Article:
My Joy (Schastye Moye)

A disturbingly outlandish fable that offers a harsh depiction of Russia’s rural hinterland, “My Joy” was the only debut feature to screen in competition at this year’s Cannes Film Festival, where it was a favorite of many film critics. Like a horror movie directed by Alain Resnais, Sergei Loznitsa’s narrative feature brims with unsavoury characters scrambling for survival in a remote Russian underworld.

While traveling through a region rife with reminders of Russia’s dark history, kind-hearted truck driver Georgy (Viktor Nemets) turns onto a dirt road to bypass a car crash – and to heed a warning that his original route is haunted. As a motley crew of lost souls and vagabonds cross his path – an elderly hitchhiker, a frighteningly young prostitute, a couple of not-so-stoic soldiers – “My Joy”’s startling narrative moves into increasingly bizarre territory.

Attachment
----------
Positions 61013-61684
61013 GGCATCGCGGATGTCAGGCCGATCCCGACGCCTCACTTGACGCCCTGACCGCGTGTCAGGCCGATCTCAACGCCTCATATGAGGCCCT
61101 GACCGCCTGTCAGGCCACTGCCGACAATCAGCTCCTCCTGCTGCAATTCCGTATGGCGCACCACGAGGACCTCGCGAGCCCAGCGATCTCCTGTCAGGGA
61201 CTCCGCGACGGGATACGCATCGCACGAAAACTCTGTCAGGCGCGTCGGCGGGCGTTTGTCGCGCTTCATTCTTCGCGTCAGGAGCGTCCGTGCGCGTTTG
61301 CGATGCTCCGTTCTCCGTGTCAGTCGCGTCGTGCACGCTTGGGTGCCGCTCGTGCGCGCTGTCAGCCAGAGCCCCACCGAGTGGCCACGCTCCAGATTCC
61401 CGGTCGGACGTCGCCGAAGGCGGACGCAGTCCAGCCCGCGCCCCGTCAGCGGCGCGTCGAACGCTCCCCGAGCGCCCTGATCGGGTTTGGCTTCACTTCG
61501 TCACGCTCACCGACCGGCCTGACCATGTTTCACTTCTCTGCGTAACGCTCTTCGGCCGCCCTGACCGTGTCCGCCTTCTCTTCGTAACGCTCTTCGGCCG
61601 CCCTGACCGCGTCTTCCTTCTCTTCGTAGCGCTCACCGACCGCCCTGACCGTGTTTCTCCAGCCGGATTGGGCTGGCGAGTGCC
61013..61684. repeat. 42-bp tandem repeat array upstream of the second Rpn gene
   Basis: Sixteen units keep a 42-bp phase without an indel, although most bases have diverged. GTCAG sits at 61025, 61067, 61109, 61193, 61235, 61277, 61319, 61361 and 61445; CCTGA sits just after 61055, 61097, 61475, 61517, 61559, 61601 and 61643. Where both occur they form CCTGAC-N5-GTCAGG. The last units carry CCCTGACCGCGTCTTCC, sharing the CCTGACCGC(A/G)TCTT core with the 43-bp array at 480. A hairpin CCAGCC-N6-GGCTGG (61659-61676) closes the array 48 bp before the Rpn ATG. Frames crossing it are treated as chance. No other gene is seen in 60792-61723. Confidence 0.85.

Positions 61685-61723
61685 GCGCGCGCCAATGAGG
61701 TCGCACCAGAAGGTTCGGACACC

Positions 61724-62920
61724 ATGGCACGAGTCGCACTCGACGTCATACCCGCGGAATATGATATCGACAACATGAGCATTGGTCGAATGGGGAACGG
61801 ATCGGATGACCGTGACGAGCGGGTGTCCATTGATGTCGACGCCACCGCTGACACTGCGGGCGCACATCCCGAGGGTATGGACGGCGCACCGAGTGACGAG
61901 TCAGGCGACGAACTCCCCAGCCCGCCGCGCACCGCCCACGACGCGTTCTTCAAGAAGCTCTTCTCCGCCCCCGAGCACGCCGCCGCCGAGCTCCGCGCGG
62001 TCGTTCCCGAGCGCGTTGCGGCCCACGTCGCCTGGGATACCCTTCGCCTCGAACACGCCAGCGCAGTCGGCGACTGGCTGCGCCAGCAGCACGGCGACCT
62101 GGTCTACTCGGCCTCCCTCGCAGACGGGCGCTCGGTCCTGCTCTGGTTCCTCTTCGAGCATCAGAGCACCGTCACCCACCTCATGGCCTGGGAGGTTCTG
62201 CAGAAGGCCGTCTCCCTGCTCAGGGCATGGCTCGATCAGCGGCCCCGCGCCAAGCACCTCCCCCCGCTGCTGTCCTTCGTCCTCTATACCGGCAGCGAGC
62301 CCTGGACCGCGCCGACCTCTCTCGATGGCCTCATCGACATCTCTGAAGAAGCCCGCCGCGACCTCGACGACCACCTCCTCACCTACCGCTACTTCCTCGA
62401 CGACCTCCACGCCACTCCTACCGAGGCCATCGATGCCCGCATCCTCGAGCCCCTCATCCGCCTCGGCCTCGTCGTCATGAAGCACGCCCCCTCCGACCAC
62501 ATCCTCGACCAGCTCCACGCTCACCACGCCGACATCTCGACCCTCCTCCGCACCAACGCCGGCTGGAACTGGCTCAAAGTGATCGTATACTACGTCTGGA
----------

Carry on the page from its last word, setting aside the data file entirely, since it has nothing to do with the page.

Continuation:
Loznitsa draws from a pool of provincial anecdotes he collected over 13 years of documentary filmmaking (another quality he shares with Resnais, who also began as a documentarian), conjuring an unsettling vision of small-time Russia. However, it is not this director’s mischievous script that packs the greatest punch; it is his flair for the unexpected, his willingness to take the story in unconventional directions. This is buoyed by his ability to tie numerous narrative strands together, while always leaving them just a little, tantalizingly, loose.

Renowned cinematographer Oleg Mutu (who also shot the Festival favorites “The Death of Mister Lazarescu” and “4 Months, 3 Weeks and 2 Days”) works with a grimly beautiful palette of black and blue. Don’t let the title fool you. “My Joy” is a dark descent into a world where thieves abound and impunity reigns. [Synopsis courtesy of Dimitri Eipides/Toronto International Film Festival]